Reliability measures of electrical grid has risen to a new norm as it involves physical security and cybersecurity. Threats to either can trigger instability, leading to blackouts and economic losses.
New research led by scientists from Michigan Technological University delves into so-called “nightmare” scenarios where hackers exploit security weaknesses and execute a disruptive plan of cyberattacks. The journal IEEE Transactions on Smart Grid published their work recently. Lead author Chee-Wooi Ten, an associate professor of electrical and computer engineering at Michigan Tech, says the fundamental problem is a gap between physical equipment and intangible software.
Advances in smart grid technology—such as smart meters in homes, management systems for distributed energy resources like wind and solar production along with instrumentation systems in power plants, substations or control centers—create both improvements in monitoring and entry points for hackers.
“Ten years ago, cybersecurity simply didn’t exist—it wasn’t talked about and it wasn’t a problem,” Ten says, joking that people thought he was crazy for suggesting power grid hacking was possible. “Now with events like in Ukraine last year and malware like Stuxnet, where hackers can plan for a cyberattack that can cause larger power outages, people are starting to grasp the severity of the problem.”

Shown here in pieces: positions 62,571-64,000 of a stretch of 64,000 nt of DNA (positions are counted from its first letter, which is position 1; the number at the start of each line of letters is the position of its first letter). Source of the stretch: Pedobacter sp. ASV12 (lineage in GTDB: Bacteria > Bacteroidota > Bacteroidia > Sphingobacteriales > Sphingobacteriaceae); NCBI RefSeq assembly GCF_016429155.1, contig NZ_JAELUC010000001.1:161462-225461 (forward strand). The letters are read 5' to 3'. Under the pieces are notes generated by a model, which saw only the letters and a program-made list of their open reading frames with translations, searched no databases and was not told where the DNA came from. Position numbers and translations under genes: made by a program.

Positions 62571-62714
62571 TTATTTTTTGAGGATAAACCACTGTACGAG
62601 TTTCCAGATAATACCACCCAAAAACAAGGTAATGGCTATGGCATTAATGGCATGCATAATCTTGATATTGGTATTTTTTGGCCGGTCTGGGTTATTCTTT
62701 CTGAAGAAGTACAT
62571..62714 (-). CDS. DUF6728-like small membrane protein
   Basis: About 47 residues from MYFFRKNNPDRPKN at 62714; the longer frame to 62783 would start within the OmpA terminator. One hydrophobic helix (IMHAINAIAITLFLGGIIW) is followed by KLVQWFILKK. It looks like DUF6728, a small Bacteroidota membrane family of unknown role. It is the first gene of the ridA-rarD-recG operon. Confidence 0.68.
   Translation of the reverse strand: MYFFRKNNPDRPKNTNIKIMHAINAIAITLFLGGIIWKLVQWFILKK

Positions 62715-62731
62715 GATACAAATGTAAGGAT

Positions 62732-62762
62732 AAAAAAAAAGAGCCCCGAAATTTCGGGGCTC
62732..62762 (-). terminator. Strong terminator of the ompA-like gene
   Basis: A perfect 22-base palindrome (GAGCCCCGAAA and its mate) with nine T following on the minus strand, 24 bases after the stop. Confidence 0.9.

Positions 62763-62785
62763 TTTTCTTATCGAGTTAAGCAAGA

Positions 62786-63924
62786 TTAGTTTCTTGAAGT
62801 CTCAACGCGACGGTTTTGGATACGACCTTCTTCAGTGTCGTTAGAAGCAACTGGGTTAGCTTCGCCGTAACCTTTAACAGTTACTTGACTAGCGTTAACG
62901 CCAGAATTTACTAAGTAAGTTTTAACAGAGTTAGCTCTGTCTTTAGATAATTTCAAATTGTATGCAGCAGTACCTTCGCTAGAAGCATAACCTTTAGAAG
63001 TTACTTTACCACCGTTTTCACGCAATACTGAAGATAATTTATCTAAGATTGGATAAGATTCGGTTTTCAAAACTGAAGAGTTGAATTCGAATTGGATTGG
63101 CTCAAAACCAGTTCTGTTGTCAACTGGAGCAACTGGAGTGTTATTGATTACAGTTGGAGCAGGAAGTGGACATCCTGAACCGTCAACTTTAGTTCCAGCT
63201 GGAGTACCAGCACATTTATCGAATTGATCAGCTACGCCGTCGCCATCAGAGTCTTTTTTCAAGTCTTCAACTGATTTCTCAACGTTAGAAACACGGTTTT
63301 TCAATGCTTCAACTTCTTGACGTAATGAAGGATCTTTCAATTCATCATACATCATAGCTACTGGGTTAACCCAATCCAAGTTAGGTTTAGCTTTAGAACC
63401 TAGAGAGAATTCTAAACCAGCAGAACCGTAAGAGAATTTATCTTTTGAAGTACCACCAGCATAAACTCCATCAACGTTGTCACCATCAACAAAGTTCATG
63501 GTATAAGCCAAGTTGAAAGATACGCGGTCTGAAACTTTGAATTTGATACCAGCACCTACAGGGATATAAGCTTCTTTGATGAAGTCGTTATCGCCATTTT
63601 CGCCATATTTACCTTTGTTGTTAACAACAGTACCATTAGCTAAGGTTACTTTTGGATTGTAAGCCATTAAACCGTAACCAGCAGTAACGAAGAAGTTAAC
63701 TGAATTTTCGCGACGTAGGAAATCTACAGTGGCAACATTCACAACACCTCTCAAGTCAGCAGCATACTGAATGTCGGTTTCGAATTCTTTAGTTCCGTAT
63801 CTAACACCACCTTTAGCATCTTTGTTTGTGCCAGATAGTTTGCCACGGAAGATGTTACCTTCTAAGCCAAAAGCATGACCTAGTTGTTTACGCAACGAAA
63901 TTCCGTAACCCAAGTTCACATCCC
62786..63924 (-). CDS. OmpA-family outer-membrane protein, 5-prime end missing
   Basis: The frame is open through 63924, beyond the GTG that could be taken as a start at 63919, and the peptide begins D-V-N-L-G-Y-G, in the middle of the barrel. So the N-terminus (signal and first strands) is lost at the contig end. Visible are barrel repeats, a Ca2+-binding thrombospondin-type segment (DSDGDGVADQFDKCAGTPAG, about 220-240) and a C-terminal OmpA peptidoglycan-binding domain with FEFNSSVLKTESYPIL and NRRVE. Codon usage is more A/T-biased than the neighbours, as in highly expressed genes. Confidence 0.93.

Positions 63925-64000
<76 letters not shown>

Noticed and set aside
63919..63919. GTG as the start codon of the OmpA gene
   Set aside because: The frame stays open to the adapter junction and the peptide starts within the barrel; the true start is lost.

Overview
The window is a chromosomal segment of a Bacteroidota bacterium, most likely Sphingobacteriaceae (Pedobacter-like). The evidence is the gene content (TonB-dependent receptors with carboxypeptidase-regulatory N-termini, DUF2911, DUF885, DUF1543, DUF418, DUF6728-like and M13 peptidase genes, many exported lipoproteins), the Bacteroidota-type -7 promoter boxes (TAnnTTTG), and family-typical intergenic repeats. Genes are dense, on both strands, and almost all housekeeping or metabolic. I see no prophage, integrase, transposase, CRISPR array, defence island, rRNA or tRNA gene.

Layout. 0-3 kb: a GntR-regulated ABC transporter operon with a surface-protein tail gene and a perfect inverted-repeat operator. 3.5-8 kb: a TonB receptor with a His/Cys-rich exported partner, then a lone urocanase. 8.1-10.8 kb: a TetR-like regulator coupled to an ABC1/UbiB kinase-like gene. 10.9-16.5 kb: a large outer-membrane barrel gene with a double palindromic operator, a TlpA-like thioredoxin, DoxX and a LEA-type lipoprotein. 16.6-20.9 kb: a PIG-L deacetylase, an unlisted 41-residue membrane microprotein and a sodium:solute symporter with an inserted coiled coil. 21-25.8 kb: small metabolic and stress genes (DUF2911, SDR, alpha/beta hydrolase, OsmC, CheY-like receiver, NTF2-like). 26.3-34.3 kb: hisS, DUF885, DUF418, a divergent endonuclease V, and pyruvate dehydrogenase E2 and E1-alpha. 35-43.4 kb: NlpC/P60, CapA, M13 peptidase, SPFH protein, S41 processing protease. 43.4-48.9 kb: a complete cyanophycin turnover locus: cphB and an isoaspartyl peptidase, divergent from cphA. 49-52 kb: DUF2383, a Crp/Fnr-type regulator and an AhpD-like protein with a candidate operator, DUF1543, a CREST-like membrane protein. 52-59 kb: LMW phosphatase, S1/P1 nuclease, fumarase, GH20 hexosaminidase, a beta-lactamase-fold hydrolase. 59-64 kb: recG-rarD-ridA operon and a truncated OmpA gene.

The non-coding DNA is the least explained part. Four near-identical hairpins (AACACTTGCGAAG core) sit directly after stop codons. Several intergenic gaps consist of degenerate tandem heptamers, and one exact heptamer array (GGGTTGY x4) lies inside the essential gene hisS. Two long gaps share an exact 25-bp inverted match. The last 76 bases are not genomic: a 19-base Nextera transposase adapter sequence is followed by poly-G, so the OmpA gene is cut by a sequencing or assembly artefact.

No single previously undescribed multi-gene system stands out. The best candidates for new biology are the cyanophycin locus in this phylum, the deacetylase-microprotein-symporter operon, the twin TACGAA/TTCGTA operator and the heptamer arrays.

Ten points out that hackers target specific parts of the control network of power infrastructure and they focus on the mechanisms that control it. Automated systems control much of the grid from generation to transmission to use. As Ten puts it, the convenience and cost reduction of automation streamlines the process, but without solid security measures, it also makes the systems vulnerable. The interconnectedness of the grid can also cause cascading impacts leading to blackouts, equipment failure and islanding where regions become cut off and isolated from the main power grid.
Emerging Cybersecurity Threats
Ten and his team draw connections and assess weaknesses using a framework that would constantly assess the bottleneck of a power grid and its interconnection with their neighboring grids. Using quantitative methods to prioritize cybersecurity protection will ensure power grids are operated in a more secure and safer manner. Ten says it’s like measuring blood pressure.
“You know your health is at risk because we monitor systolic and diastolic numbers, so perhaps you work out more or eat healthier,” Ten says. “The grid needs established metrics for health too, a number to gauge if we are ready for this security challenge.”
With a better understanding of the system’s weaknesses, it’s easier to be strategic and shore up security risks. In the long run, Ten says improving regulations with specifics to match actual infrastructure needs and providing cybersecurity insurance will help.
“Simply because the remote substation networks are constantly commissioned with full compliance doesn’t mean they are secure,” Ten says. “There is going to be a tremendous impact if we’re negligent and fail to keep up with changes in communication infrastructure and emerging security threats.”
Source: Michigan Technological University
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